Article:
The Washington Post has an editorial today that blasts what it titles the "Fudge Factor." That would be Rep. Marcia Fudge's resolution to weaken the House Office of Congressional Ethics (OCE). We posted Fudge's resolution here. The Post takes note of Fudge's Chief of Staff who was admonished by OCE, then blasts the resolution:
Undercutting OCE's authority would be backsliding. The point of creating an outside watchdog was to prevent the ethics committee from sweeping things under the rug; all those on the committee are members of Congress. The panel is too often inclined not only to dismiss a complaint but to do so quietly, without airing the evidence. Lawmakers are understandably concerned that the ethics process not be used to tar them unfairly, providing fodder for attack ads in the next election, but there is also a public interest in full disclosure and robust enforcement. So far, the OCE -- which is made up of former members of Congress and experts chosen by the speaker and minority leader in equal numbers -- has proved a helpful force, and the ethics panel's unhappiness with the arrangement only underscores its importance.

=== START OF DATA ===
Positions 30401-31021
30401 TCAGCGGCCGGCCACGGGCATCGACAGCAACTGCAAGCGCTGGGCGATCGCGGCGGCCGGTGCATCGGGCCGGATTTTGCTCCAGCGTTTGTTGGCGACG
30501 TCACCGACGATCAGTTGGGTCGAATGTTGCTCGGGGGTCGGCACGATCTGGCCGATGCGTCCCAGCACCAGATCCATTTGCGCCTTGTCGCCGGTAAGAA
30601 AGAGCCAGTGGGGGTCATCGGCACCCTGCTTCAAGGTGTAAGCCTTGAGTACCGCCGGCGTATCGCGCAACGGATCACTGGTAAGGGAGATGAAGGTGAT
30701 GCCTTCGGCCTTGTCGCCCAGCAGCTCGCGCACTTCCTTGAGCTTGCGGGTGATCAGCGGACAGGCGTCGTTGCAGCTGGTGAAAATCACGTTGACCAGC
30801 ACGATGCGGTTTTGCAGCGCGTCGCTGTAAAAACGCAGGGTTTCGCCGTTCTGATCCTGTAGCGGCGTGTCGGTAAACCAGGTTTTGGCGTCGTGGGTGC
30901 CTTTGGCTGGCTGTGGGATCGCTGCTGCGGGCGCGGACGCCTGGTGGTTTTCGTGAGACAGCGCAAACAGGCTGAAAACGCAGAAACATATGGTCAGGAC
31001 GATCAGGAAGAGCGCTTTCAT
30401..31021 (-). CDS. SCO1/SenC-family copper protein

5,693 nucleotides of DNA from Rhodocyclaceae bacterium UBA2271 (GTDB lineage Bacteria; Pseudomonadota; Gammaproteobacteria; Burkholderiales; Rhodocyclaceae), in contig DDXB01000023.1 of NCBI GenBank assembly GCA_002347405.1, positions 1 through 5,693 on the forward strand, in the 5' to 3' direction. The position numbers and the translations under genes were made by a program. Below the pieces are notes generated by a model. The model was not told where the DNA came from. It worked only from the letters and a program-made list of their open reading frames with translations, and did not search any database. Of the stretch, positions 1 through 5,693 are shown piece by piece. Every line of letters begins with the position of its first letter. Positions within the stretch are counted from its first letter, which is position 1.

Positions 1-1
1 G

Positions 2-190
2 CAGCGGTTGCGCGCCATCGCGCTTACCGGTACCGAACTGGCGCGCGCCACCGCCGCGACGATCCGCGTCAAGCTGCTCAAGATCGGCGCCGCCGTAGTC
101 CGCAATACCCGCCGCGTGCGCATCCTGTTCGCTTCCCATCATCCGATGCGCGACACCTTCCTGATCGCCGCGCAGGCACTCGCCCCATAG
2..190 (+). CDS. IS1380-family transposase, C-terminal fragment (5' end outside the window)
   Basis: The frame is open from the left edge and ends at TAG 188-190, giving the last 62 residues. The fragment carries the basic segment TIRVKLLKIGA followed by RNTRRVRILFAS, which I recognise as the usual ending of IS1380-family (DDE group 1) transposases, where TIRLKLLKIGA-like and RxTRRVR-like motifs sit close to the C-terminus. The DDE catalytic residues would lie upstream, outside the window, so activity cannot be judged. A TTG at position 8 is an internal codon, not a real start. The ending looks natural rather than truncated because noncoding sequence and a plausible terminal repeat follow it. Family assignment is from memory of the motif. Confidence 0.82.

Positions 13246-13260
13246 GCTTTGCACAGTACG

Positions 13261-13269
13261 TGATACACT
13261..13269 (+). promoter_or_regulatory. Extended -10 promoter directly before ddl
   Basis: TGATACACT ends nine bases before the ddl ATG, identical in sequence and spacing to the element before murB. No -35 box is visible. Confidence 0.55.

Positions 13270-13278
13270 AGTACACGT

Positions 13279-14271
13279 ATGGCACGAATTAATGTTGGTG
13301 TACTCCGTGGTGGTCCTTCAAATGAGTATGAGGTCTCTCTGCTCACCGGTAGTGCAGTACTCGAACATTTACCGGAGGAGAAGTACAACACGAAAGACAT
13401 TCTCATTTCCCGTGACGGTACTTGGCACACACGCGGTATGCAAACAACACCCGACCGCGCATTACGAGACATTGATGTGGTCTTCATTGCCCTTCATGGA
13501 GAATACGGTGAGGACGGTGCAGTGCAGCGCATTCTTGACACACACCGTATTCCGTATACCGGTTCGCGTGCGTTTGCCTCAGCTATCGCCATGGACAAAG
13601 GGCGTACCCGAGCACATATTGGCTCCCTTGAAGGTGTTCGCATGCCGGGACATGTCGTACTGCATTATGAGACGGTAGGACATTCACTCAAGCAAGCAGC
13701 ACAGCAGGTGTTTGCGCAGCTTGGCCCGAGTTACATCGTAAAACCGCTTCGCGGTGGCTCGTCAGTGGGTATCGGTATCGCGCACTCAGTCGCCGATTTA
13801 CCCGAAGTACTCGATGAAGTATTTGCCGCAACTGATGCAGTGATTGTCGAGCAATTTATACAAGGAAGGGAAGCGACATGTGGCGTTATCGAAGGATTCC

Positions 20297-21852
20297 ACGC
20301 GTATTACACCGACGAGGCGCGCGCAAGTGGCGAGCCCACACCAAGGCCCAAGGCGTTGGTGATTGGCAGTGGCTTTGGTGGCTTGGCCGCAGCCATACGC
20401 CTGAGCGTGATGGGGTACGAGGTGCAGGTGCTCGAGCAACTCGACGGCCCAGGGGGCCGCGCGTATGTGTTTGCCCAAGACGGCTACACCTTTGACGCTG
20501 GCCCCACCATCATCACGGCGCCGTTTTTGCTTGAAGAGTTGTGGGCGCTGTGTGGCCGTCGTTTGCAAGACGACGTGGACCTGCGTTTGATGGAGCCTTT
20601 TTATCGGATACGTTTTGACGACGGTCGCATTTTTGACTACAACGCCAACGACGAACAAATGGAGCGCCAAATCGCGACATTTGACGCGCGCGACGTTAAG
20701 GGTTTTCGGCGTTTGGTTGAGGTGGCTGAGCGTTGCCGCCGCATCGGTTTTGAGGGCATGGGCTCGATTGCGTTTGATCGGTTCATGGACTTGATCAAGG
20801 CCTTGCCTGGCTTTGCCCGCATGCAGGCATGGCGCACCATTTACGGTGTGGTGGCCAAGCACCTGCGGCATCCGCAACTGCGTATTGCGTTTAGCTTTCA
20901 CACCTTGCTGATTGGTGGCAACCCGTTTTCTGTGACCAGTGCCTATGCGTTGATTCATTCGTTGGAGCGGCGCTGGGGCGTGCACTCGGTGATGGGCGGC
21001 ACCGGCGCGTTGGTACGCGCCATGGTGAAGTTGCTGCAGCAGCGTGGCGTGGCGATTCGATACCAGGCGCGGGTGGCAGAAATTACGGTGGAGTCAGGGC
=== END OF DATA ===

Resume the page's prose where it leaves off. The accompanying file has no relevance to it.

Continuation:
The Fudge resolution would prevent the ethics committee from issuing any public statement in cases where the OCE recommends that a complaint be dismissed; the existing rule gives the ethics committee discretion to release information in such situations. Under the resolution, the OCE's report on the defense earmarks-for-campaign-contributions lobbying scandal involving the PMA Group would never have seen the light of day. Similarly, the resolution would prevent the release of any OCE report if, after an investigation by the ethics committee, a complaint's dismissal is recommended; under the current rule, the OCE report must be made public. This change would have prevented release of OCE's findings in the Caribbean trip.
In addition, the resolution would prevent the OCE from looking into any matter except on the basis of "a sworn complaint from a citizen asserting personal knowledge of any alleged violation." Currently, a preliminary review can be launched if two board members from differing parties ask for it. The board members are hardly rogue operators. That Ms. Fudge and friends fear their power to launch an investigation says less about the new ethics office than it does about the sponsors of this misguided resolution.
Congress needs stricter ethics rules and tougher enforcement. Members of Congress really shouldn't be backsliding on ethics. Really.